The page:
Nur-Sultan history festival kicks off with architectural heritage exhibit, discussion

NUR-SULTAN – The capital’s local history festival kicked off Jan. 25 with a multimedia exhibition and public discussion of architectural heritage.

Photo credit: Fading.TSE Facebook page.

“The festival was meant to be a dedication to the city and consisted of a discussion panel, where we tried to raise the questions and stimulate the dialogue about architectural heritage, what it is and what we, as city residents, can do to save, study and popularise it for the first time,” said Nazarbayev Intellectual School Manager Temirtas Iskakov.

The public talk gathered architecture, museum heritage and urban studies experts who discussed the role of memory and architectural heritage in the city. They spoke about environmental unity in conjunction with city architecture.

“It is difficult to separate architectural monuments and simple houses. In architecture, a separate object is not so important as a separate object in the environment. The environment affects the object and the object affects the environment and you can delicately adjust new buildings to existing historical ones. Objects reflect history. For example, when the city was a nodal station, there was the Palace of Railwaymen. In the years of virgin lands, the Palace of Virgin Lands was established. Later, the Youth Palace appeared,” architect Vasily Toskin told

The speakers also touched upon adequate preservation of the heritage by addressing the need to account for and preserve monuments.

“Before independence, there were 123 protected monuments. A lot of them at that time belonged to the state ideology. Now, there are 44 monuments at the local level in the protection category and two objects at the national level – the Virgin Lands Palace and the Muslim school on Otyrar Street. A directorate for the protection of monuments was created. They expanded the list of objects. Today, there are 96 of them. The problem is with monuments of archaeology; there are 12 of them in the city. From this list, objects are dropped without argument,” former Director of Museum of Contemporary Art Nelly Shivrina told

The festival also featured an exhibition designed as a way to make Merchant Matthew Kubrin’s former trading house more accessible to city residents.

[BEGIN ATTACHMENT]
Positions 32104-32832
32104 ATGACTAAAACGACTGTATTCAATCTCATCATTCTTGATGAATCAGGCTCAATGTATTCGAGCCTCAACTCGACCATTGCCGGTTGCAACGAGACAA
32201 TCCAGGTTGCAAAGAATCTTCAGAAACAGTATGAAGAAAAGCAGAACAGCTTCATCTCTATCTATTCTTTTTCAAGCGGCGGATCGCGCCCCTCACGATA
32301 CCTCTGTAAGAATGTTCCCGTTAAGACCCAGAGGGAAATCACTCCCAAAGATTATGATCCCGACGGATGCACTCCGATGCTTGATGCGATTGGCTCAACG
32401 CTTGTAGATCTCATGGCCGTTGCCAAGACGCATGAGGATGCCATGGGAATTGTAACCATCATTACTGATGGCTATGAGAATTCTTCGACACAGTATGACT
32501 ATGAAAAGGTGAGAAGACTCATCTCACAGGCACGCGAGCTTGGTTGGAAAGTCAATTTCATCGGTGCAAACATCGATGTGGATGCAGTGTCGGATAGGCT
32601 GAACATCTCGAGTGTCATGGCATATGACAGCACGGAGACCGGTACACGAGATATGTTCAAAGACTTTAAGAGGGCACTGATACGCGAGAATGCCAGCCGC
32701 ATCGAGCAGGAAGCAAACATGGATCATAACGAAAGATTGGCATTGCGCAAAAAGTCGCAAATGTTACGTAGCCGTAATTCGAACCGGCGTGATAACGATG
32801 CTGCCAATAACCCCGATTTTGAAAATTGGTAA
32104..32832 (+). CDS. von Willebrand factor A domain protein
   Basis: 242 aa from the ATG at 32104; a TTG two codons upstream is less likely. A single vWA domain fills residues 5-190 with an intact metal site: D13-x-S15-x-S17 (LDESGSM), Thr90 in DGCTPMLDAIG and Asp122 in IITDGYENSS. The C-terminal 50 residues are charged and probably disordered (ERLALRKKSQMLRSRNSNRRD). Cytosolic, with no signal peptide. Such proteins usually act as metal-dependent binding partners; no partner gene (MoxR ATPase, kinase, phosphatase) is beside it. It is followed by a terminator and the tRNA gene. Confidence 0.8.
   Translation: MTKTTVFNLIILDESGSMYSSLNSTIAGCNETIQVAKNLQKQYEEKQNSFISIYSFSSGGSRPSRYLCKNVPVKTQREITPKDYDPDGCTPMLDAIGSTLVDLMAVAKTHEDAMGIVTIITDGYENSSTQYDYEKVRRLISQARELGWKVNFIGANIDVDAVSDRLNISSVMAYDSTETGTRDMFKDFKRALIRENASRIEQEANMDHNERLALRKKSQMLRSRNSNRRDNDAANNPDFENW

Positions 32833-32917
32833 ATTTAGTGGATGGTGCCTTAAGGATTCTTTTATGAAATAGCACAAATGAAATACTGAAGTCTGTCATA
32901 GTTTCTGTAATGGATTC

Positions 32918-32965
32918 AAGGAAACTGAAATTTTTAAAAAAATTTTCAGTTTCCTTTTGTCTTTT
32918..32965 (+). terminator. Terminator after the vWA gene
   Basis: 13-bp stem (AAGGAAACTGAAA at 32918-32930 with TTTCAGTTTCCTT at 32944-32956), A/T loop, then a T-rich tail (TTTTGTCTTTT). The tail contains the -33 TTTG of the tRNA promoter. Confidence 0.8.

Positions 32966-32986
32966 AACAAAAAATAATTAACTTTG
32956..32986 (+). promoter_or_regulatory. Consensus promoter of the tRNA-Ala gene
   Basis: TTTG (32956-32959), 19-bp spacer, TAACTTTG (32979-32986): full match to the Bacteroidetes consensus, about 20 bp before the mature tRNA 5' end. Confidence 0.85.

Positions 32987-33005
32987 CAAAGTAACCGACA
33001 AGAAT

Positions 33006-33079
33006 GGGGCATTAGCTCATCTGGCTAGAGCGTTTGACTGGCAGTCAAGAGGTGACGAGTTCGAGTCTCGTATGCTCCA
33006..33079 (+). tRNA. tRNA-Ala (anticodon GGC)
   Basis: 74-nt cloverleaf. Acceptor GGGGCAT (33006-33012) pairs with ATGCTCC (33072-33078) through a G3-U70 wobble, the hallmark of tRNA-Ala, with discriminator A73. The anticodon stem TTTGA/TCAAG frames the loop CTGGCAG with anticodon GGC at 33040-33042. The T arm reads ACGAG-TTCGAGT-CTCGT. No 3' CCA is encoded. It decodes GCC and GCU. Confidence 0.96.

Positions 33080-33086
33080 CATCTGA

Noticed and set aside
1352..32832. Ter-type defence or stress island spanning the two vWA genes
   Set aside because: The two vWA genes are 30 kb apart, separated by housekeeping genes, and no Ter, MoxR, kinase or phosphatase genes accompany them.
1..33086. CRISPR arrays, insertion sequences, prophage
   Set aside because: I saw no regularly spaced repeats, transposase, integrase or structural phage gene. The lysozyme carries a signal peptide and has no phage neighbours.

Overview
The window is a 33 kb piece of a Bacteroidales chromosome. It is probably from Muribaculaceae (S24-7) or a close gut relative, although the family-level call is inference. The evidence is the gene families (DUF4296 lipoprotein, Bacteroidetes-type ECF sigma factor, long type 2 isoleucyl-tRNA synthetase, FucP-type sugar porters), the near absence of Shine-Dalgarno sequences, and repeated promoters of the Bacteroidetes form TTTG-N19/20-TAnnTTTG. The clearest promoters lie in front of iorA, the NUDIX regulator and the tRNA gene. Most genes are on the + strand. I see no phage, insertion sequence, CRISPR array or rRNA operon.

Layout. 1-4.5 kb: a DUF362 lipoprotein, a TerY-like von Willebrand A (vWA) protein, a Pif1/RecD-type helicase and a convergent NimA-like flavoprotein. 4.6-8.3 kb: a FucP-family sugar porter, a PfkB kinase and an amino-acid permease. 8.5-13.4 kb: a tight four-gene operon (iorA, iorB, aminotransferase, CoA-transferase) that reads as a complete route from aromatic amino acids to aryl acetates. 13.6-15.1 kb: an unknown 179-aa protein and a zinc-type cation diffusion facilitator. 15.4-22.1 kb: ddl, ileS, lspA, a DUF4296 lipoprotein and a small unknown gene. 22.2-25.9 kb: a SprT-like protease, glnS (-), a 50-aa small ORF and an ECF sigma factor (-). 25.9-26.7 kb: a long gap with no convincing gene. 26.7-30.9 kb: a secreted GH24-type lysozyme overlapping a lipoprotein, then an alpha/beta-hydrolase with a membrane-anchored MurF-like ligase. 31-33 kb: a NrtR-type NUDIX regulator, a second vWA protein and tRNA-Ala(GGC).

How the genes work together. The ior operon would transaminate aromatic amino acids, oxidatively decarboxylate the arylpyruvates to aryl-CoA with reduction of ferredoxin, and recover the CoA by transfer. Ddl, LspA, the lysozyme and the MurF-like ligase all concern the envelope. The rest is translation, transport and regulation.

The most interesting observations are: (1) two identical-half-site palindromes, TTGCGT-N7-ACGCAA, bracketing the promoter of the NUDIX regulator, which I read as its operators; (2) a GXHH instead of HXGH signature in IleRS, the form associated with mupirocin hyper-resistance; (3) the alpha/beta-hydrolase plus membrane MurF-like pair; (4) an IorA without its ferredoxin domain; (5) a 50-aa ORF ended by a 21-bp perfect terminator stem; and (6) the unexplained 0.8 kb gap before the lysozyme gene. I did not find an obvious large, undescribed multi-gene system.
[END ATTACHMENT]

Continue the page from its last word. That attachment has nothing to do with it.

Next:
“The second part was the exhibition itself, i.e. another way to popularise and visualise the legacy. The exhibition also had a goal to activate this historical space, the Kubrin house that currently belongs to the city archive. It was an experimental attempt to return the local museum to the city and the city history museum. We tried to fill the second living floor with content and to invite city residents there to open the doors of this space to city residents, so on weekends until Feb. 10 they could come and spend time here,” said Iskakov.

The multimedia exhibition featured works of 10 contemporary and historic capital artists, including historic photographs, installations, audio and video works and artefacts, including pieces of the glass mosaic once featured on the House of Rites wall and a restored phone booth. Both the talk and the exhibition were organised by the @fading.TSE history research and popularisation project within the SPACES.nur-sultan city festival with the help of Soros Foundation Kazakhstan.

“Of course, I was a bit worried that no one would show up, or not many people would come. But in reality, there were a lot of people of different ages. What’s more important to me is that it wasn’t some elite event. Instead everyone came – experts, regular city residents, young people, old city residents, schoolchildren. What’s more important is that everyone found the exhibition to be soulful and cozy. Even though our exhibition is not large, everyone noted that we put our soul into it. That’s what matters to me,” he added.

The exhibition will continue through Feb. 15 in the Kubrin house at 37 Kenessary Avenue.

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